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John Wesley Powell's Exploration of the Colorado River

On July 15, they passed the mouth of the San Rafael River, which came down from the distant mountains in the west. Late in the afternoon of the 16th, they reached the junction of the Green and Grand Rivers. George Bradley said they—

... had been running all day through higher walls, mostly vertical, but the river was smooth though in some places more rapid than for two days.

The canyon looked dark and threatening but at last without warning, no valley or even opening unusual, it broke the Grand with a calm strong tide very different from what it has been represented . . . The river Colorado formed by the junction of these two is as we can see it calm and wide and very much unlike the impossible unpassable succession of foaming and raging waterfalls and cataracts which have been attributed to it.

Arriving at a campsite.

The following day they over hauled their rations and found the flour in bad condition. After sifting it all through mosquito netting to take out the lumps, they had only about 600 pounds left.

July 18—The day is spent in obtaining the time and spreading our rations, which we find are badly injured. The flour has been wet and dried so many times that it is all musty and full of hard lumps. We make a sieve of mosquito netting and run our flour through it, losing more than 200 pounds by the process. Our losses, by the wrecking of the "No Name" and by various mishaps since, together with the amount thrown away today, leave us little more than two months' supplies, and to make them last thus long we must be fortunate to lose no more.

Ancient cliff house.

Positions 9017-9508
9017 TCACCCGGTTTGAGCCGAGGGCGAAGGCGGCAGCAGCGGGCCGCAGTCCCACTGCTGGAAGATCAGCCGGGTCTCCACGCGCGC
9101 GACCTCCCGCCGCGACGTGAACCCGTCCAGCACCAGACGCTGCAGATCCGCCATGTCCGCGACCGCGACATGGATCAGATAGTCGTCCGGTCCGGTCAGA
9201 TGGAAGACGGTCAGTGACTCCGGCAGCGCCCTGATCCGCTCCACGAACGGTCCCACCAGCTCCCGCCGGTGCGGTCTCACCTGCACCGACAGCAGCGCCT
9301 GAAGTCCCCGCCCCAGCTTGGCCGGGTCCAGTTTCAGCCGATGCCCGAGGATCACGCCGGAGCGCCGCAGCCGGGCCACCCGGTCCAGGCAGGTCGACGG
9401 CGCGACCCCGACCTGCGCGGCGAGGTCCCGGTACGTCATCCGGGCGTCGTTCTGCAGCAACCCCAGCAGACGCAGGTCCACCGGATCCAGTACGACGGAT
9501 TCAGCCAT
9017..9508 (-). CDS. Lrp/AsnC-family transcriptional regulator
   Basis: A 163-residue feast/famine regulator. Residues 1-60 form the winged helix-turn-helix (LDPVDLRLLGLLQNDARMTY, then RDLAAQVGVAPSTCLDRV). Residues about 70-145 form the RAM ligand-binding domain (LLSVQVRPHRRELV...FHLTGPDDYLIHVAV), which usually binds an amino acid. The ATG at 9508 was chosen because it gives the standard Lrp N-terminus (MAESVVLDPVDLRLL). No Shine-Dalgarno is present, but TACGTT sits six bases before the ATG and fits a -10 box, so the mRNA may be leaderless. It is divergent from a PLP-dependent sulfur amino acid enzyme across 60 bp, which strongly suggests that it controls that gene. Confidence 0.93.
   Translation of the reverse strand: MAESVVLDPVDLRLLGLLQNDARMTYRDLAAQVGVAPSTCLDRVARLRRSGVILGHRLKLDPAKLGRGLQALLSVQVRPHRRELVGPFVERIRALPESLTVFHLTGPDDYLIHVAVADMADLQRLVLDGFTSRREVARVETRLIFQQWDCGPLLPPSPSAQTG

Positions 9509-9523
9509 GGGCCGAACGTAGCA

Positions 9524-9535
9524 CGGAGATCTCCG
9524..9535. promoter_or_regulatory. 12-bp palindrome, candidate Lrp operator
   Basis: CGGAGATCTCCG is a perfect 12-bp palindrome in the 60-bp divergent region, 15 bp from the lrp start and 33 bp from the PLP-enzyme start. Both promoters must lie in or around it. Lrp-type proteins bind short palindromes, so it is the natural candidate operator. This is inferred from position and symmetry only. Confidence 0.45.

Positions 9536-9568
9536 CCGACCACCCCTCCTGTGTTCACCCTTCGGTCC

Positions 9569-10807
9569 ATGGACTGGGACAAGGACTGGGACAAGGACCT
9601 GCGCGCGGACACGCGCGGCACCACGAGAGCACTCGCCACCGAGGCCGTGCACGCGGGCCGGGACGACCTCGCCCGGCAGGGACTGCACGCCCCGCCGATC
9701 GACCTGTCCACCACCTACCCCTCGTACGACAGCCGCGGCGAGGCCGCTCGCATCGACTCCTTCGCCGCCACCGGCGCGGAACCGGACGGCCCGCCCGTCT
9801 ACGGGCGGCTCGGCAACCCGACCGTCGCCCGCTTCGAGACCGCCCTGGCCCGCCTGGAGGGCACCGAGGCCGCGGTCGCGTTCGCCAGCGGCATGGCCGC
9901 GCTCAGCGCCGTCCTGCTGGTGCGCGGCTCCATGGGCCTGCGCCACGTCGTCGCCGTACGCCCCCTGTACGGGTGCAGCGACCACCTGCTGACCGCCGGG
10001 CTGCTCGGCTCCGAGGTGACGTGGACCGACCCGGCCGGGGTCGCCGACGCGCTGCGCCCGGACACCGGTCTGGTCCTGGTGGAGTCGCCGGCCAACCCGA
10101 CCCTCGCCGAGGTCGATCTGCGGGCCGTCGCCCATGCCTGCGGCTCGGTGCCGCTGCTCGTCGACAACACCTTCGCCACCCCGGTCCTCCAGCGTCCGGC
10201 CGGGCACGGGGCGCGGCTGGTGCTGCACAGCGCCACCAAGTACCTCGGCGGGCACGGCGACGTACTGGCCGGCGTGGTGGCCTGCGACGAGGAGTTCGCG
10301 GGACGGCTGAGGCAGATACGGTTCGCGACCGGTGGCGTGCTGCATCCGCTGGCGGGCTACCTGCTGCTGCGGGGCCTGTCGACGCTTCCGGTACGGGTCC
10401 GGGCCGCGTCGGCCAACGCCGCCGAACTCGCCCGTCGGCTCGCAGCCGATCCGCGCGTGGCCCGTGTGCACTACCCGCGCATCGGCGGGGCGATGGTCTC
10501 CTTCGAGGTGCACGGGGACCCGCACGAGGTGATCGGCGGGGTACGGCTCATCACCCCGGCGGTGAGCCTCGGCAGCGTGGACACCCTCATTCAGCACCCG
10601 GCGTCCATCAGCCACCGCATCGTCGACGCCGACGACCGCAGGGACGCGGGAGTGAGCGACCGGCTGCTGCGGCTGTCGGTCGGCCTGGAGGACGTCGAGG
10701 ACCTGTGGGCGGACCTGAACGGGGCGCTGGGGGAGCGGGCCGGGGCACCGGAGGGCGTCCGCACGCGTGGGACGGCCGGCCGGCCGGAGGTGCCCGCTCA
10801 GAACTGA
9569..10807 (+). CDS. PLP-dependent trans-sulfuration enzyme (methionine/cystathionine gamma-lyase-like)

On the morning of July 21, the party started down the Colorado River.

The river is rough and bad rapids in close succession are found. Two very hard portages are made during the forenoon. After dinner, in running a rapid, the "Emma Dean" is swamped and we are thrown into the river; we cling to the boat, and in the first quiet water below she is righted and bailed out; but three oars are lost in this mishap. The larger boats land above the dangerous place, and we make a portage, which occupies all afternoon. We camp at night on the rocks on the left bank, and can scarcely find room to lie down.

July 23—On starting, we come at once to difficult rapids and falls, that in many places are more abrupt than in any of the canyons through which we have passed. . . . Early in the afternoon we arrive at the head of more rapids and falls, but wearied with past work, we determine to rest, so go into camp.

The men discussed the probabilities of successfully navigating the river below and concluded that:

. . . there are great descents yet to be made, but if they are distributed in rapids and short falls as they have been before, we shall be able to overcome them; but maybe we shall come to a fall in these canyons which we cannot pass, where the walls rise from the water's edge, so that we cannot land and where the water is so swift that we cannot return. Such places have been found except that the falls were not so great but that we could run them with safety. How will it be in the future?

Trying to keep the boats in single file, they rowed on, cautiously feeling the way. Their voices were drowned by the sound of the river as the water broke over 50-foot-high blocks of limestone. The boats became almost unsteerable as they shot down rapids and fell precariously over falls. Sometimes, caught in whirlpools, the boats spun endlessly.